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Lisa Jackson

Along with Rice, Jackson is the only other Black woman to hold cabinet-rank in this administration. She currently serves as the head of the Environmental Protection Agency where she champions for a cleaner Earth for the country’s most vulnerable citizens. Recently, Jackson has taken up the fight to reduce greenhouse gas emissions. When she arrived in Washington to assume her duties, Jackson described the sister network shared by the Black women in the White House: “As one of them put it: ‘We’re honest. We will tell you, that suit does not work. It makes your butt look big. That would work for somebody else but not you. No, don’t show up looking like that. I don’t have sisters so I always loved close girlfriends. They have made it much, much easier for the first few weeks here.”

Melody Barnes

Barnes is the first Black woman to head the Domestic Policy Council. She began her career as a lawyer and has battled on behalf of civil rights and women’s rights for decades. It seems like Washington can’t get enough of Barnes— her wedding was profiled in the New York Times style section and Washingtonian magazine named her one of ten well dressed women in 2007. She was quoted saying, “The best life advice I’ve received is also the best fashion advice: Be authentic. You shouldn’t wear it just because it’s in style or looks good on somebody else. You have to know who you are and honor that.”

Valerie Jarrett

“I’m not sure there’s ever been a black woman who has enjoyed as much of the president’s confidence as Valerie Jarrett. She has not been compartmentalized and is used in a variety of ways that I think is a first,” said Congresswoman Eleanor Holmes Norton. She serves as Senior Advisor and Assistant to the President for Intergovernmental Affairs and Public Engagement and has known both the President and First Lady since 1991 when she hired Michelle Obama (then Robinson) to work for Chicago mayor Richard Daley. Jarrett, as head of the White House Council on Women and Girls, released a statistical report early this week that revealed women still earn 75 percent of what men do and women of color earn even less.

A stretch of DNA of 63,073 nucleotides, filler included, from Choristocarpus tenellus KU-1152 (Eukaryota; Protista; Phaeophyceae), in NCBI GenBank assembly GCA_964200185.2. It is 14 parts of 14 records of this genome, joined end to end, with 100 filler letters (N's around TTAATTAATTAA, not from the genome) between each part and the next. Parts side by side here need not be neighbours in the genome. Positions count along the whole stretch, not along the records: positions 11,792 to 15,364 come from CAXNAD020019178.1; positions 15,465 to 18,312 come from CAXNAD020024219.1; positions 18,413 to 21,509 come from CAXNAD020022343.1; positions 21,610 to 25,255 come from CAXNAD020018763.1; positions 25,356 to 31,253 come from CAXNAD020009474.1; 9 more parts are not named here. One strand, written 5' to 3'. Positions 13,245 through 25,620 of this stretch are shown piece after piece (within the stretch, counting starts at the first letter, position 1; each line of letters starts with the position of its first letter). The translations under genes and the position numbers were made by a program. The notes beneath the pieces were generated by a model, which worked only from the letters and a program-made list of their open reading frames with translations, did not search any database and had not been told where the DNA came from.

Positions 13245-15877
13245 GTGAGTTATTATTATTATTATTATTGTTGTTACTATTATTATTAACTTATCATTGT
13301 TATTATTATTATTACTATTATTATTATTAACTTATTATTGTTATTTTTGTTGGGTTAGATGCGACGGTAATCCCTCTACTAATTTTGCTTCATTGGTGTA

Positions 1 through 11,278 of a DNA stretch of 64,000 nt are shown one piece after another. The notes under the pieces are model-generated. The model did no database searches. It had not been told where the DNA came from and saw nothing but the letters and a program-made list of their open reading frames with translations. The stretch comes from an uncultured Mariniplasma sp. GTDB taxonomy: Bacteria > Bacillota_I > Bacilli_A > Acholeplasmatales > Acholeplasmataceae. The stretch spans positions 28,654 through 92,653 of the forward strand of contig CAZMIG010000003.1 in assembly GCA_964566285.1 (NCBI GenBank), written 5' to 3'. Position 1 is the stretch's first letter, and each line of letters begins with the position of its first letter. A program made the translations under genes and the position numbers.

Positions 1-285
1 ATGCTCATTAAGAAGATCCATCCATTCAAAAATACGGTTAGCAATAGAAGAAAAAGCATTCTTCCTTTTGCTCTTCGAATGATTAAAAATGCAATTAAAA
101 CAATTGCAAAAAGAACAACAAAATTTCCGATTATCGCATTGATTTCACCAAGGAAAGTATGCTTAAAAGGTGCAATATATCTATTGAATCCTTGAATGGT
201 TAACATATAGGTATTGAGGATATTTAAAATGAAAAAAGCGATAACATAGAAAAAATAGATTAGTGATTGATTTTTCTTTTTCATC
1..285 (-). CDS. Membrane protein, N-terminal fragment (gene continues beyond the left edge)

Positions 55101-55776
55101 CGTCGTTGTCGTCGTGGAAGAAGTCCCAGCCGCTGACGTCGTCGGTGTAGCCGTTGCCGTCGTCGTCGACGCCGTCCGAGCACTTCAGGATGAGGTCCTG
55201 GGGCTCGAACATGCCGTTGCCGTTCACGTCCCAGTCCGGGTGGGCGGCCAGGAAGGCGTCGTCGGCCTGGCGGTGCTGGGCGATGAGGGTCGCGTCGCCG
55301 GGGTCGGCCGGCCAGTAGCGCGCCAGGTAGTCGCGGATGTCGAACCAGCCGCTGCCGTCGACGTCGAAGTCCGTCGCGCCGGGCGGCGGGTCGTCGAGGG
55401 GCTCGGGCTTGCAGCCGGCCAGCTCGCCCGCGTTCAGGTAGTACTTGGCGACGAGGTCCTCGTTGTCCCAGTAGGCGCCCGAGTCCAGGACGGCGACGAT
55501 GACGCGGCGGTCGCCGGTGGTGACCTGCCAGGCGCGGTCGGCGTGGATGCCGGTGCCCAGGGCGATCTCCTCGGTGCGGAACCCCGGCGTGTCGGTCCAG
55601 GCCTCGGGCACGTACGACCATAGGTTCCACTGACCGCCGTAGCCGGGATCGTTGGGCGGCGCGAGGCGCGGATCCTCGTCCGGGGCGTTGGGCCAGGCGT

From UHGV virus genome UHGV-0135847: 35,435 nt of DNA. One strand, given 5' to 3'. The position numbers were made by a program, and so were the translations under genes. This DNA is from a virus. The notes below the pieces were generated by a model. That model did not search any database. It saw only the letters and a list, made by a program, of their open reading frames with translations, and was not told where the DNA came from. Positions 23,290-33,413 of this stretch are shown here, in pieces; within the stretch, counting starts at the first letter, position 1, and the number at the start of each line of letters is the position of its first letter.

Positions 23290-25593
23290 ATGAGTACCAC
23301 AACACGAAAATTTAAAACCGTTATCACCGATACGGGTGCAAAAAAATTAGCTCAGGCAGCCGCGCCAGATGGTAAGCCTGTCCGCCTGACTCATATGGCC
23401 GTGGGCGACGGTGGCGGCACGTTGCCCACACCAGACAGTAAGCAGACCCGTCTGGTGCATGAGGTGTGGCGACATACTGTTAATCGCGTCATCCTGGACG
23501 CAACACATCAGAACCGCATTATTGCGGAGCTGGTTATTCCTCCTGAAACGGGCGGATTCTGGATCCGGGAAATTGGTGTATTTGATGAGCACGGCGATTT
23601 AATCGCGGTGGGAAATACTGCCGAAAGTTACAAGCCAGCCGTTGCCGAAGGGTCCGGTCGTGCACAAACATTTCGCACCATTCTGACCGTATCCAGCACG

Michelle Obama

This list would not be complete without mention of the first Black First Lady. She takes care of her husband and children, generates a national dialogue on healthy living through her Let’s Move campaign, campaigns for military families, and looks great doing it. And while Mrs. Obama has been criticized recently for her fashion and lifestyle choices, she has said in the past that she doesn’t pay attention to negative comments. “One of the lessons that I grew up with was to always stay true to yourself and never let what somebody else says distract you from your goals. And so when I hear about negative and false attacks, I really don’t invest any energy in them, because I know who I am.”

Ladies in the White House

Behind every strong man is a strong woman and the White House is no exception. Although, in this case, President Barack Obama has an entire team of accomplished women to help him keep things moving. The President acknowledged the power of female achievement by proclaiming March Women’s History Month. celebrates the month by recognizing some of the Black women that made history by becoming a “first” under President Obama’s administration. At a time when women are still underrepresented in several professions, here are a group of sisters who continue to shatter the glass ceiling at its highest level: